Machine Gun PreacherBetween the mega-hits of Quantum of Solace and World War Z, Marc Forster directed this poorly-received ultra-flop. It’s based on the true story of Sam Childers (Gerard Butler), a drug-addicted violence-prone biker thug, who finds God, goes legit as a construction worker, travels to war-torn Sudan as part of a Christian mission, and ends up becoming obsessed with trying to save kids there. His old skills begin to come to the fore as he has to battle local militia to protect his work, earning him the titular nickname.

As a film, it feels like a true story, but in a bad way: poorly structured, unfocused and, as a result, sluggish and awkwardly paced. Subplots meander around, coming and going at will, contributing very little to the overall effect. Some people get annoyed when movies change the facts of history to suit their purpose, but it’s done for a reason: this isn’t a documentary about what actually happened, it’s a narrative fiction inspired by it. You don’t have to betray the spirit of the truth even, just make it function as a story: focus on the relevant parts, rather than just tossing in every event; structure said events with a rising scale of action, rather than tossing it together willy-nilly with barely an ending to reach.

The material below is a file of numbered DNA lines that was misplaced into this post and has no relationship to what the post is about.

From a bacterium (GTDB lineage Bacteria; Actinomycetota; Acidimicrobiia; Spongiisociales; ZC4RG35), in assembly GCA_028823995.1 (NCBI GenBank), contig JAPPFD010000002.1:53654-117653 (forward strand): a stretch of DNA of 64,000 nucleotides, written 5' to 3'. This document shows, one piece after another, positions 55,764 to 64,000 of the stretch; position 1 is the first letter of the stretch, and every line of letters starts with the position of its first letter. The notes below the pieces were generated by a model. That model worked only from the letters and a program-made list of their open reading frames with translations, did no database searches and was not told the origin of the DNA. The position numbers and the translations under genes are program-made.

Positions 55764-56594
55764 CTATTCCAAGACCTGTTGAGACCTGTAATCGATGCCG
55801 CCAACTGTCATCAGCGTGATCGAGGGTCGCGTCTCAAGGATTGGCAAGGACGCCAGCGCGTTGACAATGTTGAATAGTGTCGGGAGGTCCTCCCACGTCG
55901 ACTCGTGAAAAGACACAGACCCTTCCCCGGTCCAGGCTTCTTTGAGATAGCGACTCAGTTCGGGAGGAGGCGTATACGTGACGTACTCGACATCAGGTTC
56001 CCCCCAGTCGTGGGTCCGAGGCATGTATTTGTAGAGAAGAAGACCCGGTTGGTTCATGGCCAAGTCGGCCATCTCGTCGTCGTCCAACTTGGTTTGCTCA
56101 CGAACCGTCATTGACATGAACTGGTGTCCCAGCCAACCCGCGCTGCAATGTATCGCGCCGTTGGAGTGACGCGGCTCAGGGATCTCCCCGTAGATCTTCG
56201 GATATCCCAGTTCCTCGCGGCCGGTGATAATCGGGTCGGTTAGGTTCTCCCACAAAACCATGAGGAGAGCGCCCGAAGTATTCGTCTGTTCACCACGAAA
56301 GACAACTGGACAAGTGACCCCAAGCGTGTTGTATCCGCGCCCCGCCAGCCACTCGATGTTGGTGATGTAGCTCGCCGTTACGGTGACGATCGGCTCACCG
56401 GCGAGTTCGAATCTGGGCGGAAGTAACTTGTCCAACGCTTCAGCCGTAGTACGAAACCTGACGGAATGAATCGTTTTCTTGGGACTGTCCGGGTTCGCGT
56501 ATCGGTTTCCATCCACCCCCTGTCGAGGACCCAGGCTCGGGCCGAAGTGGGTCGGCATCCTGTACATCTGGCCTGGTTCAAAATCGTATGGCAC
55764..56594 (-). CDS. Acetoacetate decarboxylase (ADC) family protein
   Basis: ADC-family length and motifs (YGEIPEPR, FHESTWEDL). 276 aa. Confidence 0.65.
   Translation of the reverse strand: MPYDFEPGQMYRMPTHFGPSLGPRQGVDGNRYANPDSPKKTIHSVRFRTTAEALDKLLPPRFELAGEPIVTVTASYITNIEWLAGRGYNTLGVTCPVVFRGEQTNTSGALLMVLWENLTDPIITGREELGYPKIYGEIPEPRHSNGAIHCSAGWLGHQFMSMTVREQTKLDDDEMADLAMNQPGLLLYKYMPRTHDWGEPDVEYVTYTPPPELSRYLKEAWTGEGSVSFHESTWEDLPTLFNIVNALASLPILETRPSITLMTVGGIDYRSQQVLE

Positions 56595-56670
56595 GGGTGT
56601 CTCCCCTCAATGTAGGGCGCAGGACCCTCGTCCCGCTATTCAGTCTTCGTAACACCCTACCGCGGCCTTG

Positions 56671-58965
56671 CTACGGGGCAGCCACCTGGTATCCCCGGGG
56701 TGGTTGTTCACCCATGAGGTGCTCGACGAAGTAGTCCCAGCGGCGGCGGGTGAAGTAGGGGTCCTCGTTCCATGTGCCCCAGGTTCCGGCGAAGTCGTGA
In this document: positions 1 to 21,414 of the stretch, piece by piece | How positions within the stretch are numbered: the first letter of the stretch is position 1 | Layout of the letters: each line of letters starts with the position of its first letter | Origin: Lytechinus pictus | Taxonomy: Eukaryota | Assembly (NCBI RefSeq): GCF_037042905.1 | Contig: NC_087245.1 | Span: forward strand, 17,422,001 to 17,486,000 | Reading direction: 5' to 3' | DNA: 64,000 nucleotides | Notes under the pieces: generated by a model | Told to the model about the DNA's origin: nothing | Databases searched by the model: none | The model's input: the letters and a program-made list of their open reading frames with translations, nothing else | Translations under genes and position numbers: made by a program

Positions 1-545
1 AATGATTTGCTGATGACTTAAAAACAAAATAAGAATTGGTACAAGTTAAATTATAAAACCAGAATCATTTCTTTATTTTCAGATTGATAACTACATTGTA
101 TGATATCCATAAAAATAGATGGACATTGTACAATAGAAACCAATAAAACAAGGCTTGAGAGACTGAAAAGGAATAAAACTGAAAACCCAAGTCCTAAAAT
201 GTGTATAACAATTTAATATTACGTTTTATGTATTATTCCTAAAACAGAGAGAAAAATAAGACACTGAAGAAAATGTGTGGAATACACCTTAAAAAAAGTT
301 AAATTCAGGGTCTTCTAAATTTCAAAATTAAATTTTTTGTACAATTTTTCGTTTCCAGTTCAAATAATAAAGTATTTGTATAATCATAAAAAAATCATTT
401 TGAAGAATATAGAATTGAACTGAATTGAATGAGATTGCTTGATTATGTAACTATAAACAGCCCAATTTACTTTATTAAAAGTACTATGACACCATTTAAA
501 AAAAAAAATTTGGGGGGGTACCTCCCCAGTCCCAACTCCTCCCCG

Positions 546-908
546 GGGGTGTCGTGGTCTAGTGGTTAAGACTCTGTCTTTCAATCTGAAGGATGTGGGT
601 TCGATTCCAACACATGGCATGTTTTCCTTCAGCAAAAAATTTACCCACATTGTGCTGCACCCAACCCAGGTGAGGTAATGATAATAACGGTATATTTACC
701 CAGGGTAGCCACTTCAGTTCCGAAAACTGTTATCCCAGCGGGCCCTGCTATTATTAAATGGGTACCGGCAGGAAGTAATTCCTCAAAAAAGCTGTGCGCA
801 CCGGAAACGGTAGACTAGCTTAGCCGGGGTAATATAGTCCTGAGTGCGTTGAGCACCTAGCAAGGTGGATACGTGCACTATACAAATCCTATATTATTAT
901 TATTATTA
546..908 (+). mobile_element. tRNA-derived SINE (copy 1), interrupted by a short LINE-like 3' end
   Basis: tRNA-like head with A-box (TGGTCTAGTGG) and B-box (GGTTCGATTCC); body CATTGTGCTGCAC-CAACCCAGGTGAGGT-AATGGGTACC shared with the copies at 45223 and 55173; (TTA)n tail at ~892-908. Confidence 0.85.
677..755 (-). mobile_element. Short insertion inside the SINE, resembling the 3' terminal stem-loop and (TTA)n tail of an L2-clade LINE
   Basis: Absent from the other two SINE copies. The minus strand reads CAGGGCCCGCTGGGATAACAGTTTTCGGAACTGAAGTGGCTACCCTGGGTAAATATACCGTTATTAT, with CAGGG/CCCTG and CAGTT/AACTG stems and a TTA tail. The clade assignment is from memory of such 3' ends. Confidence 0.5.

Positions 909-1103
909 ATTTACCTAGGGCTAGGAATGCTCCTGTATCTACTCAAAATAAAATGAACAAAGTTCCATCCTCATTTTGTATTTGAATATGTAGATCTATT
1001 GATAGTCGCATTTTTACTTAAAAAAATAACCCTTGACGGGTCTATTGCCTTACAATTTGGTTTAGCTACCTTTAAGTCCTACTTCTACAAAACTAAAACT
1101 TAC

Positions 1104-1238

Great white saviourThe problem with the last point is that, in real life, Sam is still over there, still doing the same thing, while conflicts rage on. But this is a film — you need to find some kind of conclusion. The makers have tried, but its an incredibly half-arsed climax; less a resolution to the entire story and more Sam having learnt one lesson from something that went wrong a little earlier.